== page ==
PREVIOUS ISSUE 5.1:
Though indoor Windsurfing in France was our cover, it was the Darby Files that proved to be popular with our readers. Not only did the issue reached a record number of windsurfers, it also reached the desk of the Smithsonian Institute as well as the desks of ABC 20/20. Both are preparing documentations on inventions which the Darby’s story compliments. See page 80 for the second half of Darby’s interview as well as page 16 for more Darby celebrations.
Just a quick note to say THANK YOU! THANK YOU! THANK YOU!
For the first time in my 28 years, I read an article, Origins of Windsurfing, about my father that truly captured his facts, creative spirit and pleasantly eccentric nature. (I also enjoyed how you very accurately portrayed Mom, her role and vantage point.) It is my regret that I didn’t have the opportunity to meet with you when you were in Jacksonville. (Unfortunately, my work takes me away from home more that preferred.) Mom and Dad spoke (and speak) sooo highly of you; it was wonderful to see the kindness you showed to them in the dedication of such an extensive article.
I’ve always been proud of my folks. Dad has never been a terribly strong businessman, but he’s one of the smartest and most honest people I know…and that’s better than being street smart. So, I personally thank you for looking beyond the economic/political issues flying all around the history of windsurfing, and listening to Mom and Dad. They’ve been there for many years (with evidence and proof overflowing), just waiting and hoping for someone caring enough to research and publish the truth. It’s just extra lucky that person happened to be as talented as you! (The pictures of them are perfect – exactly how they really are!) Dad has loved the sport since it’s inception – through all of my life. It is truly emotional for me to see the sport show him some of that caring back. You have many friends in Jacksonville, Florida, and Pennsylvania, too, that you probably don’t even know. Thank you again!
W. Darby Brown
The Darby Files
Many thanks for running the features on Newman and Naomi. In the absence of a windsurfing museum, this becomes all the more important. The Darby files represent a major part of the history of our sport, yet Newman gets so little recognition. To my knowledge, the last significant article covering Darby was the Nautical Quarterly in 1982.
By now, you realize that this man has been sitting on a gold mine of information. Yet, this was precariously close to being lost and forgotten. Thank you from the bottom of my heart for following up on this. Your article was well done.
Newman & Naomi
What a fantastic article! I ended up sending Newman a letter and asked about the video – a keepsake for sure. Please do more on him and his unique inventions – perhaps he can still impact the sport for the better. Can’t wait for my next issue.
Some really great stuff being written in the magazine, especially about the coming of the Aquarian Age. Windsurfing as a metaphor or a church has changed my life completely. My first time out at Leo last spring, I was in a pod of whales. Another time, a couple miles out at the same beach, I started remembering all the lyrics to several church hymns that I haven’t sung since childhood. I was out there in the waves, singing at the top of my lungs, not to praise the God of the Bible, but to add to and support the power that held me up out there, and that had sent me the songs of love. You finish a day of sailing like that and your bones don’t stop vibrating goodness for months. I’m still in awe and wonder about that day, and how it happened. I can’t think of the lyrics even now, but I remember feeling, with an open chest and a heart pumping deep, like it vibrated from the depths of the ocean.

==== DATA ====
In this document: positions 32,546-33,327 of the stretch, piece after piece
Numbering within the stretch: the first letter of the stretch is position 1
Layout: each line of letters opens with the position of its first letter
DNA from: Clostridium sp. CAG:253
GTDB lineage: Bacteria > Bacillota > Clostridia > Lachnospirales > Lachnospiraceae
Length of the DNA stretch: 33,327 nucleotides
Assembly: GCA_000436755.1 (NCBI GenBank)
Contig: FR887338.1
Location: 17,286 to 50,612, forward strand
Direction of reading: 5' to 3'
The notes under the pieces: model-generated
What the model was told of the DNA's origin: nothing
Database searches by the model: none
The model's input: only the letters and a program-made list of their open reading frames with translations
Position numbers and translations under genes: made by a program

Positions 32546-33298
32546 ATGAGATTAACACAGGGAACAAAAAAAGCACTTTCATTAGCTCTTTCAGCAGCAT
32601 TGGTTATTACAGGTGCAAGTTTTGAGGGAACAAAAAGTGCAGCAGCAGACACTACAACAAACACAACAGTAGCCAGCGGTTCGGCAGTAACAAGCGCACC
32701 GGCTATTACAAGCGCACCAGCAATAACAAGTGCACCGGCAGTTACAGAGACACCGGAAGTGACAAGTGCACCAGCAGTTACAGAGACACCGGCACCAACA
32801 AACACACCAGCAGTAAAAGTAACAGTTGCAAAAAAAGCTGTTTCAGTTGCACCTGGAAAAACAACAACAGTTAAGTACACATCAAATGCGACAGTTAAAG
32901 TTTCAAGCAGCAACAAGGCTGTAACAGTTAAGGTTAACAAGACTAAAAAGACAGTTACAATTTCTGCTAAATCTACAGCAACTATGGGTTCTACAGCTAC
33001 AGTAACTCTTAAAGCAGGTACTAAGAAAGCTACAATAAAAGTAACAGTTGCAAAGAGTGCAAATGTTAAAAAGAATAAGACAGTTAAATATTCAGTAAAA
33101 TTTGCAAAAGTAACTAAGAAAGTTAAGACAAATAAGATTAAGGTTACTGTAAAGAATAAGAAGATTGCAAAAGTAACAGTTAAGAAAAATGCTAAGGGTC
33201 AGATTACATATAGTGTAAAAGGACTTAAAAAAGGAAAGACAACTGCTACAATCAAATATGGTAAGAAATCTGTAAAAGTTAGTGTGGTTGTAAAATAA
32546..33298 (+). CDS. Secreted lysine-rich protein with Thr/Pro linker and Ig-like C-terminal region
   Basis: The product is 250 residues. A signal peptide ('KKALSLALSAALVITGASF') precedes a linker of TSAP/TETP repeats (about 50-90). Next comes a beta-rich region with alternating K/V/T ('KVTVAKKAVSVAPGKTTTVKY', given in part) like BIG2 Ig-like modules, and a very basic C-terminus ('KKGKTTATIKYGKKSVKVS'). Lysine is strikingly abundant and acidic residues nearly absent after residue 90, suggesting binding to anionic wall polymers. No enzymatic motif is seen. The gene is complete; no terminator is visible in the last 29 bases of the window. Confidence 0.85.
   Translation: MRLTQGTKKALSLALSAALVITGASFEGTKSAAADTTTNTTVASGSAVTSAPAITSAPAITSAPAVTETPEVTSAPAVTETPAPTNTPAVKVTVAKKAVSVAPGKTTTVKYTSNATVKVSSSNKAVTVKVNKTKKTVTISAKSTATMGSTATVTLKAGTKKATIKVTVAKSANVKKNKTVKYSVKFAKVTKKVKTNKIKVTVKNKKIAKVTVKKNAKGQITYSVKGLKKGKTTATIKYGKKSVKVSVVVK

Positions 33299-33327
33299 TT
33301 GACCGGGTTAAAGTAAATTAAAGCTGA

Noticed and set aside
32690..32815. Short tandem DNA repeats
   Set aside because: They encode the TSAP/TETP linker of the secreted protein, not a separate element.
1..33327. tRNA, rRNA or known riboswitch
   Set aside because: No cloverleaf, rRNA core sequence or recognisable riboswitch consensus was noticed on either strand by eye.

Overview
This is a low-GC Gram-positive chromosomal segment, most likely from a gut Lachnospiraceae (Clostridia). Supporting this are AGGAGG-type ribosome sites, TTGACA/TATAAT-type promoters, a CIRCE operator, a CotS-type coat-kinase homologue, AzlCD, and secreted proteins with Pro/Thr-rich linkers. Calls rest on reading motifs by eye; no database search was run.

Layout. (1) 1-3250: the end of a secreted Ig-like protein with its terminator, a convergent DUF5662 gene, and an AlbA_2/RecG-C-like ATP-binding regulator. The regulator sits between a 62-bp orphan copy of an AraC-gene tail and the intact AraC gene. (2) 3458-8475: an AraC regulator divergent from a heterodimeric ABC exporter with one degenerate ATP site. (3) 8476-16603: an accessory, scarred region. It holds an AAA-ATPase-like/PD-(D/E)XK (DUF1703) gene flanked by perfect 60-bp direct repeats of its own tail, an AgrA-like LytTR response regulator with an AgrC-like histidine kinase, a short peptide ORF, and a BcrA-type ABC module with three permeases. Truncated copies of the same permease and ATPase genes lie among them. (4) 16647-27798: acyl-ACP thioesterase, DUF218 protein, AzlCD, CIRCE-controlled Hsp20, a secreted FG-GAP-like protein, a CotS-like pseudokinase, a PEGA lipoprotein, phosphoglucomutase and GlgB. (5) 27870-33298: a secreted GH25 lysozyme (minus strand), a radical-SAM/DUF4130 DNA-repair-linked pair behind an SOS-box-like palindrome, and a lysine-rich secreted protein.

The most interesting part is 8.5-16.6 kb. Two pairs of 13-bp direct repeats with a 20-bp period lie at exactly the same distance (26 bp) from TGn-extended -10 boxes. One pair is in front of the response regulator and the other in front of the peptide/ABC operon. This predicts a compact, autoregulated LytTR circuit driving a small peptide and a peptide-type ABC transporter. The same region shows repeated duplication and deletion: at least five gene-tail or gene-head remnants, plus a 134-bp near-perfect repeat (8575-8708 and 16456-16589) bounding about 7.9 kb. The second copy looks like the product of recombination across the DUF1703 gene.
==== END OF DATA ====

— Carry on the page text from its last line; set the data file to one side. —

I also think of the burning need that windsurfers have to share this sport with others. Where does that come from? We don’t have any pastors out there yelling at us from the pulpit telling us to look for more converts. We just have our heart saying. “Others must know.”
I want to go to Italy and take windsurfing lessons from Annabella Hofmann. I want to study yoga with Mike Gebhardt. And I want to see to it that all pros at all pro events spend hours between races teaching windsurfing on easily sailable gear. I want that lawyer who wrote the last article about how windsurfing changed his life to contact the Darbys and get them some percentage of every board and rig sold. The Darbys aren’t warriors, and they need one. Most of all, I want John Chao to continue exploring his thoughts about the evolution of this sport at the dawning of the Age of Aquarius. Peace
Los Angeles, CA
Newman Darby replied to this letter by sending her a tape which prompted a phone conversation and eventually a visit to Hood River by the inventor. An evening gathering was organized by Brian and Lorraine Carlstrom of Windance on August 20, 1997. The 300 plus crowd gave the first public acknowledgement to Newman Darby’s contribution to the sport some 30 years ago. The Hood River News published a full page article entitled Father of a Sport (below) while a lucky few collected autographs from the astounded inventor. ED
Dear Naomi & Newman
I just finished reading your article in American Windsurfer and I am very touched. It almost brought me to tears to think you two could have been mistreated so badly by the whole windsurfing community. I am so glad you both have finally been acknowledged. I want to thank you for inventing such a great sport. My life wouldn’t be complete without it. I tried sailboarding in 1978 in Canada and in 1984 met my husband while windsurfing in Hood River, Oregon. We own and operate a sailboarding business, Windance, in the Gorge. It’s way more than a sport for me and my family, it’s a life style.